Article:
As I grew older, I did in fact acquire a taste for many things that I initially couldn't tolerate: beer, wine, cheddar cheese, tomatoes. In fact those are practically four of my basic food groups currently. I've found that tastes other than those in my mouth have developed as well.
In high school, I couldn't stand Virginia Woolf. My advanced placement English group read To the Lighthouse. I found it tedious. I didn't like Woolf's style. The whole thing felt rather pointless to me. Last year I came back to it. I admit that I was reluctant to revisit the novel, I only did so for a British literature class. Imagine my surprise when I found that there was something in the novel I had missed the firs time around: humor. With the space of a few years between me and my previous experience with the book, I found it to be a very different text. This summer I read Woolf's Between the Acts and found that to be a very interesting, if somewhat fatiguing book.
That's the strange thing about novels. They may not be factual, but they tell us truths. Usually truths about ourselves. Many readers will have one book they return to over the years that stands as a sort of gauge for that. The text remains the same. We're the ones who change.
Literature is not entirely unique in this way. I've had similar experiences with music as well. When I first heard The Decemberists, I wasn't sure about them. There was something odd about their sound. It was like my ear needed to be calibrated to their music. And eventually it was. Now they're one of my favorite bands.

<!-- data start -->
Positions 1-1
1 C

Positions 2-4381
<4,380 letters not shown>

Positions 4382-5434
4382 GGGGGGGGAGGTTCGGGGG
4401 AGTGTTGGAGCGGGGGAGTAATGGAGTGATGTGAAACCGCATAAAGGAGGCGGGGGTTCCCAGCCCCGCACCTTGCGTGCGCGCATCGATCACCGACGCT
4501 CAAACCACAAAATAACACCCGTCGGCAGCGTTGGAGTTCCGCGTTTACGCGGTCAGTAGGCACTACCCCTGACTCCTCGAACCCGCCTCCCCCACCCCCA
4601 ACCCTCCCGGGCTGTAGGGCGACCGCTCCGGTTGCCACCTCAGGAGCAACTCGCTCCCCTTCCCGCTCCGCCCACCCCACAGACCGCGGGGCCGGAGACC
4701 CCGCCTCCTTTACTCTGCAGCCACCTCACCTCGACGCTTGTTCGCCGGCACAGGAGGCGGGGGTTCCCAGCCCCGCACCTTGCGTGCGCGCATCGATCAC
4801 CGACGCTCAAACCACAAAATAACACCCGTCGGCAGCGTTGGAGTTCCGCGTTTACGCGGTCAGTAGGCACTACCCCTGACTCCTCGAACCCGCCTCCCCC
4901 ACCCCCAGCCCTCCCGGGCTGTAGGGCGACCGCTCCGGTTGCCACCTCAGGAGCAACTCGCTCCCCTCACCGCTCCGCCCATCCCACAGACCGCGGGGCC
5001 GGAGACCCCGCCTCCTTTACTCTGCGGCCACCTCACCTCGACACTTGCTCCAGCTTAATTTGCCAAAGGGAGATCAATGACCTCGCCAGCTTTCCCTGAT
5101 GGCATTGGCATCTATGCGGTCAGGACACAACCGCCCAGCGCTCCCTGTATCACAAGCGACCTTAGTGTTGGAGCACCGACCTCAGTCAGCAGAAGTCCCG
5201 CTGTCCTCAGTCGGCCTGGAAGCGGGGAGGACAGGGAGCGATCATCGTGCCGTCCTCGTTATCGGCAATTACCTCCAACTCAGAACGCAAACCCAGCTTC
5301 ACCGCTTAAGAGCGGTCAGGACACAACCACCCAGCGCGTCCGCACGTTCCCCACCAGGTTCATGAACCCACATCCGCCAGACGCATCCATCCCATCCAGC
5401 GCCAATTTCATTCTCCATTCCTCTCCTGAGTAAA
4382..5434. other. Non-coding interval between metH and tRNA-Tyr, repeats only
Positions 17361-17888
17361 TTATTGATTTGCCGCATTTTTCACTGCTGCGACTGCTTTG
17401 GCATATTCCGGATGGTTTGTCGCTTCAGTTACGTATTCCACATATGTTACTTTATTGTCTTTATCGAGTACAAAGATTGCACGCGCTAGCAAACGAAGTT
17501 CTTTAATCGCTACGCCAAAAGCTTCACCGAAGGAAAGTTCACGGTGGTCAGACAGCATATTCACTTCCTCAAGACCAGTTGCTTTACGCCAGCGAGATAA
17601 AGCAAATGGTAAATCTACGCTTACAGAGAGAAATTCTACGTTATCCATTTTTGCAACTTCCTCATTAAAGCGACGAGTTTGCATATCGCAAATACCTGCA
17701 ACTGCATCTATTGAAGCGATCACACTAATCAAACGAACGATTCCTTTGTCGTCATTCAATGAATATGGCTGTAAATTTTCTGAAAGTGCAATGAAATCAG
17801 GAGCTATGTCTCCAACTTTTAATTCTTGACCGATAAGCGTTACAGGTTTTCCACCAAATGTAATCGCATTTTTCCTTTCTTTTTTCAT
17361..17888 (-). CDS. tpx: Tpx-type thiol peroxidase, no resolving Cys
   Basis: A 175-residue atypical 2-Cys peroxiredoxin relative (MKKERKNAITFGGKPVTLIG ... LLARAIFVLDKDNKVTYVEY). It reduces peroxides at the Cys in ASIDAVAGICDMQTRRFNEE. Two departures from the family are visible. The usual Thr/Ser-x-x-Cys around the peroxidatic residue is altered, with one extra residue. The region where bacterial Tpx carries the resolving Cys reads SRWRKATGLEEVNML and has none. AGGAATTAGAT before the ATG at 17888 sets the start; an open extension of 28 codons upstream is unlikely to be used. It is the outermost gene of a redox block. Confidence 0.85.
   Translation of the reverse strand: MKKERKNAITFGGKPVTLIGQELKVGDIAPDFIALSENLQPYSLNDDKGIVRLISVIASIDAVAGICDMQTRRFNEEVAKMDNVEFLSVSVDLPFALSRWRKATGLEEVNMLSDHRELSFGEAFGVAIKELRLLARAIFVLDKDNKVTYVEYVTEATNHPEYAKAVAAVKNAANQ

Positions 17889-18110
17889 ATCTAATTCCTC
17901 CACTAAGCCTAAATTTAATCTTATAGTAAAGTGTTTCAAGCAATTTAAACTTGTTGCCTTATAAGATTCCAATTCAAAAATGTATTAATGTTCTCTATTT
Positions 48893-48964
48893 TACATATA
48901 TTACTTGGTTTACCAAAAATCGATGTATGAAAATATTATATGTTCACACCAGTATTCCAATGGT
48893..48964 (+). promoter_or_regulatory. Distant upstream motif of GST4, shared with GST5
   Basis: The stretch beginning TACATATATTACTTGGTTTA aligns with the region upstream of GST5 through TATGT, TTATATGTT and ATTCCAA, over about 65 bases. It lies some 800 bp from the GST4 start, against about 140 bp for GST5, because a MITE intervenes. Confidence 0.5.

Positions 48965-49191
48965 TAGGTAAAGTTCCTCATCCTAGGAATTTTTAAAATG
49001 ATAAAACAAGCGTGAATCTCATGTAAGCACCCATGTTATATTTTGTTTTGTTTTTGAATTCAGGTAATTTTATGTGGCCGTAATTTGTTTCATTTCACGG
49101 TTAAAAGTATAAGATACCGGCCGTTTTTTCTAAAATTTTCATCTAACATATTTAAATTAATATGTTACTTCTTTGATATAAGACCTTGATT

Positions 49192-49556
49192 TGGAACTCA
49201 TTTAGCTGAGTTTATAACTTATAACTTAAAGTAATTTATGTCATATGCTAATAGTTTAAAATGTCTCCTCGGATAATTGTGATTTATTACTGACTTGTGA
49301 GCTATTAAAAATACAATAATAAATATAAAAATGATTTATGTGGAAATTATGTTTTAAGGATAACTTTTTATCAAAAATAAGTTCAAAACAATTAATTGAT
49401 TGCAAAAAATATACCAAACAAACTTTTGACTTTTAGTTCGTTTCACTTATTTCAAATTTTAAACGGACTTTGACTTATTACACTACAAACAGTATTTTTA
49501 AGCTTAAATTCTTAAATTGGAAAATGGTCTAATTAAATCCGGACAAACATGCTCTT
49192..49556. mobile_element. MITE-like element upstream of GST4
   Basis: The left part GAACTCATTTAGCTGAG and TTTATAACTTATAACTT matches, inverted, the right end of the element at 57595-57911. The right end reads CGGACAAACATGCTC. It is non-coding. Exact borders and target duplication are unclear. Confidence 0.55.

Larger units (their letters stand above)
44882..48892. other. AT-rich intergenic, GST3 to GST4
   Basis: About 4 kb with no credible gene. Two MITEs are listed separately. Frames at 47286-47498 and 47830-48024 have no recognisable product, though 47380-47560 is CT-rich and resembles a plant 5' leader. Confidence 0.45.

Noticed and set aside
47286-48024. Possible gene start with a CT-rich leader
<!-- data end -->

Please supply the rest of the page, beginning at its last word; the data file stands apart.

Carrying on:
Perhaps that's the difference between disliking something and needing to acquire a taste for it. Things that you acquire a taste for are unsettling. You don't like them at first, but there is something intriguing about them. Something deeper to the taste, the sound, the text. When you spend more time around it or return to it later, you begin to uncover that depth. It's almost like you have to work for your appreciation of that that thing. That makes your attachment to it greater in the long run. Maybe it's a little like falling in love? But, matters of the heart are not my area of expertise.
What things have you had to acquire an appreciation for over time? Or what things have you considered trying again after finding it initially unappealing?

Friday, January 18, 2013

Ironies Abound

So in the interest of transparency, I should tell you that I'm graduating in May. I'm on the cusp of embracing my adulthood, taking responsibility for myself, and figuring out what these years of study are truly for. No pressure.
If any of you have followed this blog for a while or read my sidebar -->>>> you'll know that I rejected the idea of being a high school English teacher fairly early in my academic career. Last week, thanks to a number of factors, I settled on what I want to do when I graduate.